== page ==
Jean Guerrero is an opinion columnist at the Los Angeles Times. She is the author of the recent book "Hatemonger: Stephen Miller, Donald Trump, and the White Nationalist Agenda." Her essays and other writing have been featured at Vanity Fair, Politico, the Nation, Wired, the New York Times and The Washington Post.

White victimology politics were once the purview of neo-Nazis and the KKK, but they've become the engine of the Republican Party. Back in the '70s, David Duke was largely reviled and rejected by Americans for his white victimology politics. He claimed the "white man" was the real "second-class citizen" in America today.

But this delusion that white men are the real victims is now mainstream gospel among Republicans. That's thanks to decades of conservative politicians and talk show hosts cashing in on white racial anxieties about demographic change by injecting white supremacy or "white supremacy lite" into the GOP bloodstream.

Many of those key players (i.e., Rush Limbaugh, Tucker Carlson and Stephen Miller) have roots in California, where non-Hispanic white people became a demographic minority in the '90s.

As I wrote in "Hatemonger," that's when we saw the rise of a racially furious, radicalized brand of conservatism that eventually morphed into Trumpism. It's no surprise that Trump is now repeatedly framing white men as victims of racial discrimination, given that his trusted ally Miller has for months been busy thwarting efforts to help marginalized communities by casting those efforts as racist against white people. White victimology politics are rooted in the fallacy of civilization as a zero-sum game. Their logical conclusion is race war.

Ashley Jardina in an assistant professor of Political Science at Duke University. She is the author of "White Identity Politics."

Central to Trump's political strategy was an effort to stoke racial grievances among white Americans.

Feelings of racial victimization among white Republicans grew over Trump's presidency. According to data from the American National Election Study, in 2016, 30% of white men identifying with the Republican Party reported that whites experience a moderate to a great amount of discrimination in the U.S. By 2020, that number had increased to 40%. But white Republican women also share this sense of racial victimhood. In 2020, nearly 43% of white Republican women surveyed said that white Americans experience notable amounts of racial discrimination.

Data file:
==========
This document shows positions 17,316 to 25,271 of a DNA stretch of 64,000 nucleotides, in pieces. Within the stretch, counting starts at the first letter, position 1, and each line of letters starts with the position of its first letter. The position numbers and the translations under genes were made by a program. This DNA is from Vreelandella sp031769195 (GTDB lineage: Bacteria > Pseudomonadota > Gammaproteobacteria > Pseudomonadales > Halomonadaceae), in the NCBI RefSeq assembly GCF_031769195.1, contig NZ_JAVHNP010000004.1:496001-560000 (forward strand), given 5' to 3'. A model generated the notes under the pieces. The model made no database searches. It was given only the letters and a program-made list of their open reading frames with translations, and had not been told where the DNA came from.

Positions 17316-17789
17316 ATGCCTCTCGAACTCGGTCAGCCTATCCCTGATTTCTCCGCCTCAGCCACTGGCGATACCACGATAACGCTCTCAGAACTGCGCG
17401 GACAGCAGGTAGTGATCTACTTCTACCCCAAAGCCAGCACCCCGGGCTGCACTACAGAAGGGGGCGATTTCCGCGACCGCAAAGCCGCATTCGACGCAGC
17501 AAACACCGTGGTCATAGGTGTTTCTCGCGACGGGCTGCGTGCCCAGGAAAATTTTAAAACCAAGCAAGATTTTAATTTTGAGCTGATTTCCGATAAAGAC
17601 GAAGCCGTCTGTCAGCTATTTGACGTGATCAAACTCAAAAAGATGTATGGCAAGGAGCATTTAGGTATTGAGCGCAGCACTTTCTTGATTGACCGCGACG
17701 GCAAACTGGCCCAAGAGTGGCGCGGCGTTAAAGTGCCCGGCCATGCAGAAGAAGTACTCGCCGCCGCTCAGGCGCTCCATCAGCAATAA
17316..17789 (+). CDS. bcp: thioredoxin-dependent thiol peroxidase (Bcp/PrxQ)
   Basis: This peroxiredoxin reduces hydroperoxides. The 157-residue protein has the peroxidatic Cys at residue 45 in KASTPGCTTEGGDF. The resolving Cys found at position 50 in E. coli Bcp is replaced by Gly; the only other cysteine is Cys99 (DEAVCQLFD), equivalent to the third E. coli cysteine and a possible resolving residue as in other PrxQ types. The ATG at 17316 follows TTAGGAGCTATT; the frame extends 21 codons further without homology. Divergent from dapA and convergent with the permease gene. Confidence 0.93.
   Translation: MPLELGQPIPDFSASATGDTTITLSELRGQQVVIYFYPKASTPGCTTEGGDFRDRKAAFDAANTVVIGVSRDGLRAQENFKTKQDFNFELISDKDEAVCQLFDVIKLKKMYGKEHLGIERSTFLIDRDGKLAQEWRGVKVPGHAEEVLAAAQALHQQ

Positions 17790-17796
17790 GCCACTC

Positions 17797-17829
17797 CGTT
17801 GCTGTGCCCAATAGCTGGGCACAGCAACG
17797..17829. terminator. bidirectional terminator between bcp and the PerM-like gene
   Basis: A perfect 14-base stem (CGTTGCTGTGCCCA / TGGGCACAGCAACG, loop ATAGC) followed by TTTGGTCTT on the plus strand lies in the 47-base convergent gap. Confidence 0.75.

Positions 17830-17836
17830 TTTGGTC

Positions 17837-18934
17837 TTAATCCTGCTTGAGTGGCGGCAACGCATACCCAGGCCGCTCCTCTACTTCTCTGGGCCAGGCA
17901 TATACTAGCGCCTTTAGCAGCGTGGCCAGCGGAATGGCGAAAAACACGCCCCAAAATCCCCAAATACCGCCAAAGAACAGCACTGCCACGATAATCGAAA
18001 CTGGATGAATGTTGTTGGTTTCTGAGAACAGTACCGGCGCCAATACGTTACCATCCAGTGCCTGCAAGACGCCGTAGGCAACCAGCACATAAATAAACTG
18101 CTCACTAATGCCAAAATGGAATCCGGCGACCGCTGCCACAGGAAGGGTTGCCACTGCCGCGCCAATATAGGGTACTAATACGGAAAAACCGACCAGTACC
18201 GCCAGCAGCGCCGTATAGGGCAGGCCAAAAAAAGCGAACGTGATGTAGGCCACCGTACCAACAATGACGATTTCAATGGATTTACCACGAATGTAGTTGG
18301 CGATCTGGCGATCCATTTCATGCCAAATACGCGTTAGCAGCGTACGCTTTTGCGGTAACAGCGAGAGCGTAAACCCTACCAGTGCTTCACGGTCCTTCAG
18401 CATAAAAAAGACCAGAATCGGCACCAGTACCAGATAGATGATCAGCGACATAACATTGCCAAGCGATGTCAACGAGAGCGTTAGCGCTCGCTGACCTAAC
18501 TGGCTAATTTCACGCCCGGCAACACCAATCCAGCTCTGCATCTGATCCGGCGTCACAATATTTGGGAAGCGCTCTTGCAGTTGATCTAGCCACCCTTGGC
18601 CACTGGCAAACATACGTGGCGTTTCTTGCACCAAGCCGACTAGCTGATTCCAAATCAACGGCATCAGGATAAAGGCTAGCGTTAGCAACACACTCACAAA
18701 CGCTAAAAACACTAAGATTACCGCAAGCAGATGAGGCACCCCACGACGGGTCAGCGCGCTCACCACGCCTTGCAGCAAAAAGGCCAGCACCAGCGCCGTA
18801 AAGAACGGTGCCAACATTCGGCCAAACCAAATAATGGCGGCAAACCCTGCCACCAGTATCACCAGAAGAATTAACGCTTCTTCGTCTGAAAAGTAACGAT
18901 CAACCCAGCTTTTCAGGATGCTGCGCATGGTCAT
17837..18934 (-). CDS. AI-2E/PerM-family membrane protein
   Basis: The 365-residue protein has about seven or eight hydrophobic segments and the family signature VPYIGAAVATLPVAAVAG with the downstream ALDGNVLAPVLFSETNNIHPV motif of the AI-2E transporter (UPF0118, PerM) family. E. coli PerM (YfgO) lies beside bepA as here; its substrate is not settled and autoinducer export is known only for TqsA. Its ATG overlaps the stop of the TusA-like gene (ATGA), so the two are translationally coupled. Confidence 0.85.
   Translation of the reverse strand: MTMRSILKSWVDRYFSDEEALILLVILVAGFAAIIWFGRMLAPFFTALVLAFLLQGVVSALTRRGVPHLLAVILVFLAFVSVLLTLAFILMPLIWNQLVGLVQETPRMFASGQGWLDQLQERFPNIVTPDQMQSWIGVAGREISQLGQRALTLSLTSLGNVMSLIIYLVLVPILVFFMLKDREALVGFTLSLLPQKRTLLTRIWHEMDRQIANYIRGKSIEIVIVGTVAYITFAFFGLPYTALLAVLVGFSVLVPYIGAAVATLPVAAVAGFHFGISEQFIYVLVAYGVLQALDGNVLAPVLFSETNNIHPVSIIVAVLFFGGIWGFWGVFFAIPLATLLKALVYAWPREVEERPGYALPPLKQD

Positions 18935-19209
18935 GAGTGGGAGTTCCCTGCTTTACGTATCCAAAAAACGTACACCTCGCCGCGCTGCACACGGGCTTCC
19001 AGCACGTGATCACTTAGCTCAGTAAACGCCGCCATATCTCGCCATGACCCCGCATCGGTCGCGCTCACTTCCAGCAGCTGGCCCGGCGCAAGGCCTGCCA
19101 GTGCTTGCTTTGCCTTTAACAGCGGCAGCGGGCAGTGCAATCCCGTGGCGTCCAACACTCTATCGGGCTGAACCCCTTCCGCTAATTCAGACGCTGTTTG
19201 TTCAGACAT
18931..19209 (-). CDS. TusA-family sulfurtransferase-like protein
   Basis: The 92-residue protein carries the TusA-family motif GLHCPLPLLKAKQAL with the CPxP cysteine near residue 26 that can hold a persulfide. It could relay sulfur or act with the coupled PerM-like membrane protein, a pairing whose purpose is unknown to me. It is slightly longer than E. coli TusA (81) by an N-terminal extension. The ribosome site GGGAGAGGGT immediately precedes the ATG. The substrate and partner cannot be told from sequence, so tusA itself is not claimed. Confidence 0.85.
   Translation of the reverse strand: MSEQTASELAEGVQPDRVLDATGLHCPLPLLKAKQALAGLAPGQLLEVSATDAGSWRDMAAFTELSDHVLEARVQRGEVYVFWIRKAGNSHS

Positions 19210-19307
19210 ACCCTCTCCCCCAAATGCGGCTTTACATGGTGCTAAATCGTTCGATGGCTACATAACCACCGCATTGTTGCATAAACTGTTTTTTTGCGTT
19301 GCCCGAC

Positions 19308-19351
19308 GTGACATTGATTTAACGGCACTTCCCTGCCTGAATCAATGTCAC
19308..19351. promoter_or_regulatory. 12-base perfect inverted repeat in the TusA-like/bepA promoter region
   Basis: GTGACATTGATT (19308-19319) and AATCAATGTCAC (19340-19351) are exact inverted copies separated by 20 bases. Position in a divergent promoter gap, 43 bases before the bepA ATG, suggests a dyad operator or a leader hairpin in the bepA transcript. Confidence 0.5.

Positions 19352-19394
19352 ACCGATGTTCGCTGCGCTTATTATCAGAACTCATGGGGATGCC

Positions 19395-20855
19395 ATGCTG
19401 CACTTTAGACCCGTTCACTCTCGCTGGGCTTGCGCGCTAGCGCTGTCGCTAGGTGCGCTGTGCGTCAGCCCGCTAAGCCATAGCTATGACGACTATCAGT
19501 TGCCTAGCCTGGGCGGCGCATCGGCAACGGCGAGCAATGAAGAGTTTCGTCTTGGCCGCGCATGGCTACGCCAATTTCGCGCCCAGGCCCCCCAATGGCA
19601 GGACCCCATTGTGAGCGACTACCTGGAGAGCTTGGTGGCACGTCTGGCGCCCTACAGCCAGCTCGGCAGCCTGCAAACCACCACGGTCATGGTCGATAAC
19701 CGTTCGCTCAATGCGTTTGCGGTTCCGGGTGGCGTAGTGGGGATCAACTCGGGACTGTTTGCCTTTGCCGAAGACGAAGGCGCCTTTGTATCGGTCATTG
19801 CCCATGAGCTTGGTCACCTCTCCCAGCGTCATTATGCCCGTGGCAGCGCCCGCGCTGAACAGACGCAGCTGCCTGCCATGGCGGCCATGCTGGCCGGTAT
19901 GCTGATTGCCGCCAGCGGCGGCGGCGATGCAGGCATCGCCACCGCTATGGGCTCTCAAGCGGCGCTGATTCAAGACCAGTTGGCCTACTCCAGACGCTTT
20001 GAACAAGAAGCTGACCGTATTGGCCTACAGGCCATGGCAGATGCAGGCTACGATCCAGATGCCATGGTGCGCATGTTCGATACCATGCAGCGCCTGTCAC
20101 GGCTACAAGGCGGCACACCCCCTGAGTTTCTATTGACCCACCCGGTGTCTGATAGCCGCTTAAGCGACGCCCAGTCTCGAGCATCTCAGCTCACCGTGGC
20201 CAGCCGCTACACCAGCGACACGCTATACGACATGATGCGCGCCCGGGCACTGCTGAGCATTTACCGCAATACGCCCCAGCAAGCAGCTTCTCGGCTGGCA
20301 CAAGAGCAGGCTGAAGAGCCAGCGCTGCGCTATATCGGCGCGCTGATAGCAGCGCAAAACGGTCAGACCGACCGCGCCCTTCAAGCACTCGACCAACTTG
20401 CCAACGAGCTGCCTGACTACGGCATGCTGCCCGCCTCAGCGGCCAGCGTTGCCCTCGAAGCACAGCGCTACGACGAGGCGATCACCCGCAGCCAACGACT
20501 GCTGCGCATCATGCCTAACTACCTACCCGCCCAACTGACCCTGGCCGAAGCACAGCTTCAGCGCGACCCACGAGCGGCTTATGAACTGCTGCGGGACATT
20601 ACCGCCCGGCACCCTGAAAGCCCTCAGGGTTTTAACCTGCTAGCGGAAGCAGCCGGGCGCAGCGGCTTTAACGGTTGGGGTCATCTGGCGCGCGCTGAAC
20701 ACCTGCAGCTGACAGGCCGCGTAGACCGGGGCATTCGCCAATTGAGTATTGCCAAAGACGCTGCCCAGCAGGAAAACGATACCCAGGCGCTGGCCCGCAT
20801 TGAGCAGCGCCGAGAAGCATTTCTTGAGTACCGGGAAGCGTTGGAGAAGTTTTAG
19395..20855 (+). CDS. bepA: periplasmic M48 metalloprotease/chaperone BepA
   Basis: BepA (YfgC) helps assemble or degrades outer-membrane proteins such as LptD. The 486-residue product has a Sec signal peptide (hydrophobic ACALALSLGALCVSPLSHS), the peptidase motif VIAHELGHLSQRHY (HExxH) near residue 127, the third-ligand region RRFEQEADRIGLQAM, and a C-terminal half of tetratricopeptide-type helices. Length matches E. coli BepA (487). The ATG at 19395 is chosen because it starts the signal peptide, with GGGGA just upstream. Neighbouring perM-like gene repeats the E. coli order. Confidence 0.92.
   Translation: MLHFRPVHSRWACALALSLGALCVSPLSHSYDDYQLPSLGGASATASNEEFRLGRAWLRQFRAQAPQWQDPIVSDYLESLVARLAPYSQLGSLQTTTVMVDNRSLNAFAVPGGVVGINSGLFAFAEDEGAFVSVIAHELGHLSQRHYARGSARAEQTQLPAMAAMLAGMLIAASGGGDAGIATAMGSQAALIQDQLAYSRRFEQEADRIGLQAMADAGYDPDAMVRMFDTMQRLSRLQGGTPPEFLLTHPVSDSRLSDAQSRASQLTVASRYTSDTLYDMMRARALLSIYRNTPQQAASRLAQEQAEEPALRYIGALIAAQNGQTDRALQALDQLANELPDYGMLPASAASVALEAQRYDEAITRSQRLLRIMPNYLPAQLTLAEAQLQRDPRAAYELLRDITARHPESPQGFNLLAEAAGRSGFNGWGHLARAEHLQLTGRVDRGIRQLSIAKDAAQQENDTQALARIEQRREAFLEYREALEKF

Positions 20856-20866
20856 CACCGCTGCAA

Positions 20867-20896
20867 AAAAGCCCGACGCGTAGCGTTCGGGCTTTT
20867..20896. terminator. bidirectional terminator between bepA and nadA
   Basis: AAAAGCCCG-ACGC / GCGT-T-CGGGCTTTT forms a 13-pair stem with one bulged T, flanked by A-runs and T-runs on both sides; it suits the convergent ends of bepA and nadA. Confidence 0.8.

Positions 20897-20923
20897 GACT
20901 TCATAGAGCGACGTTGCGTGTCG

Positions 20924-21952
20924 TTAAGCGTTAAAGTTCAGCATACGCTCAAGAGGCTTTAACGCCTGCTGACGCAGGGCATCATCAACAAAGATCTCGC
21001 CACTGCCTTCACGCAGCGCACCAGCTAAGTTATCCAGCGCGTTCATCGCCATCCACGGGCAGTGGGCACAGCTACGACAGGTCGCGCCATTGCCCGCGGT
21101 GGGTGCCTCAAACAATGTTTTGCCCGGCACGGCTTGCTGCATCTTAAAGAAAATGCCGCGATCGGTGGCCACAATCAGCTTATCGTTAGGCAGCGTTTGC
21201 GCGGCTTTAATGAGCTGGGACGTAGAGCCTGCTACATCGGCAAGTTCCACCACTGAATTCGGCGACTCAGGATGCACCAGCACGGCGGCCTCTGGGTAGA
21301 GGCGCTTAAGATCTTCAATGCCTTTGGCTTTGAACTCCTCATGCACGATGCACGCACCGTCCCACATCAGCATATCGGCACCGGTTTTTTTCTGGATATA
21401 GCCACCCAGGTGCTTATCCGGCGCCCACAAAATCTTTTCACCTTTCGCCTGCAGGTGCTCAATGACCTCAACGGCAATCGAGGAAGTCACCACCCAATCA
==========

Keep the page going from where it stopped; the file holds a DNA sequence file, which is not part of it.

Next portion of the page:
RELATED: Mitch McConnell's moment of truth: For many whites, Black people aren't real "Americans"

Joe R. Feagin is a sociologist and the Ella C. McFadden Distinguished Professor at Texas A&M University. He is the author of many books including "The White Racial Frame," "White Party, White Government: Race, Class, and U.S. Politics," "Racist America" and "Two-Faced Racism: Whites in the Backstage and Frontstage."

Prominent white men, including major white scholars, created and circulated the terms "reverse racism" and "affirmative discrimination" starting back in the late 1960s and 1970s solely to counter the new civil rights laws and presidential affirmative action orders (from Lyndon Johnson) pressuring whites in major organizations to redress centuries of extreme racial oppression and of white unjust enrichments from that oppression, enrichments passed along many generations of white families to the present day.

In the late 1960s and 1970s this federal pressure sought to redress the severe oppressive legacies of Jim Crow segregation.  For decades this reverse racism/white victimology notion has been a standard white deflection tactic to change the necessary antiracist discussions and actions away from those about seriously remedying those past and present unjust white enrichments from 400-plus years of white racist oppression, exploitation and dominance. It is basically an attack on Black America and Black efforts for change.

Especially relevant to this current white victimology is the reality that this broad white racial framing has always centered a very positive orientation to whites as highly virtuous and a negative orientation to racial "others" viewed as unvirtuous.

These narratives aggressively accentuate notions of white superiority, white civilization and institutions, white virtue and white moral goodness. That is what all these white politicians are doing with their phony and empirically undocumented claims that they are victims of racial discrimination. Their white virtuousness is being legitimately challenged, and their unvirtuousness in creating and maintaining racist institutions is being foregrounded.


Chauncey DeVega

Chauncey DeVega is a senior politics writer for Salon. His essays can also be found at Chaunceydevega.com. He also hosts a weekly podcast, The Chauncey DeVega Show. Chauncey can be followed on Twitter and Facebook.

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Commentary Conservatives Donald Trump Racism Republicans Social Science White Supremacy